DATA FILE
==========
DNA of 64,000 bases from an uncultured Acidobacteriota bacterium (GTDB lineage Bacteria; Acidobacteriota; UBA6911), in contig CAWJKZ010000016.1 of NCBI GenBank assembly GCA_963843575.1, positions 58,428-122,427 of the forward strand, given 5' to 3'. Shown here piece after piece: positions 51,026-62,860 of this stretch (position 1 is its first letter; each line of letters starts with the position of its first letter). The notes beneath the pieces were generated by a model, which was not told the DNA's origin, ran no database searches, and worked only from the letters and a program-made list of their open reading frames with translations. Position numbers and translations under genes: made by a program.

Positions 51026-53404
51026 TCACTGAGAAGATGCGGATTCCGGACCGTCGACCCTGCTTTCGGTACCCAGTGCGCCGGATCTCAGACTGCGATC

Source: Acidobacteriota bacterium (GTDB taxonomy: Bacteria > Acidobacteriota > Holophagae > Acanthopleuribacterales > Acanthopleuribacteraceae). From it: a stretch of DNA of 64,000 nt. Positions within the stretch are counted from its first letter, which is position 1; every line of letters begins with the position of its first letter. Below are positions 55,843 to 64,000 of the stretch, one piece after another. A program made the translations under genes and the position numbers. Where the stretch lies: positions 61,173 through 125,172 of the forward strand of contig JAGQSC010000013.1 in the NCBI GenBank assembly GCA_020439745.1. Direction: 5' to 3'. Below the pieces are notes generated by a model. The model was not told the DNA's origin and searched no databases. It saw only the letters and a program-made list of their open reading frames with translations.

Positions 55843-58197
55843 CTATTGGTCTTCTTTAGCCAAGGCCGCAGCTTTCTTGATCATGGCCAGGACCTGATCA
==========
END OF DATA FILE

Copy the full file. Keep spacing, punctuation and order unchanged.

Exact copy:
DNA of 64,000 bases from an uncultured Acidobacteriota bacterium (GTDB lineage Bacteria; Acidobacteriota; UBA6911), in contig CAWJKZ010000016.1 of NCBI GenBank assembly GCA_963843575.1, positions 58,428-122,427 of the forward strand, given 5' to 3'. Shown here piece after piece: positions 51,026-62,860 of this stretch (position 1 is its first letter; each line of letters starts with the position of its first letter). The notes beneath the pieces were generated by a model, which was not told the DNA's origin, ran no database searches, and worked only from the letters and a program-made list of their open reading frames with translations. Position numbers and translations under genes: made by a program.

Positions 51026-53404
51026 TCACTGAGAAGATGCGGATTCCGGACCGTCGACCCTGCTTTCGGTACCCAGTGCGCCGGATCTCAGACTGCGATC

Source: Acidobacteriota bacterium (GTDB taxonomy: Bacteria > Acidobacteriota > Holophagae > Acanthopleuribacterales > Acanthopleuribacteraceae). From it: a stretch of DNA of 64,000 nt. Positions within the stretch are counted from its first letter, which is position 1; every line of letters begins with the position of its first letter. Below are positions 55,843 to 64,000 of the stretch, one piece after another. A program made the translations under genes and the position numbers. Where the stretch lies: positions 61,173 through 125,172 of the forward strand of contig JAGQSC010000013.1 in the NCBI GenBank assembly GCA_020439745.1. Direction: 5' to 3'. Below the pieces are notes generated by a model. The model was not told the DNA's origin and searched no databases. It saw only the letters and a program-made list of their open reading frames with translations.

Positions 55843-58197
55843 CTATTGGTCTTCTTTAGCCAAGGCCGCAGCTTTCTTGATCATGGCCAGGACCTGATCA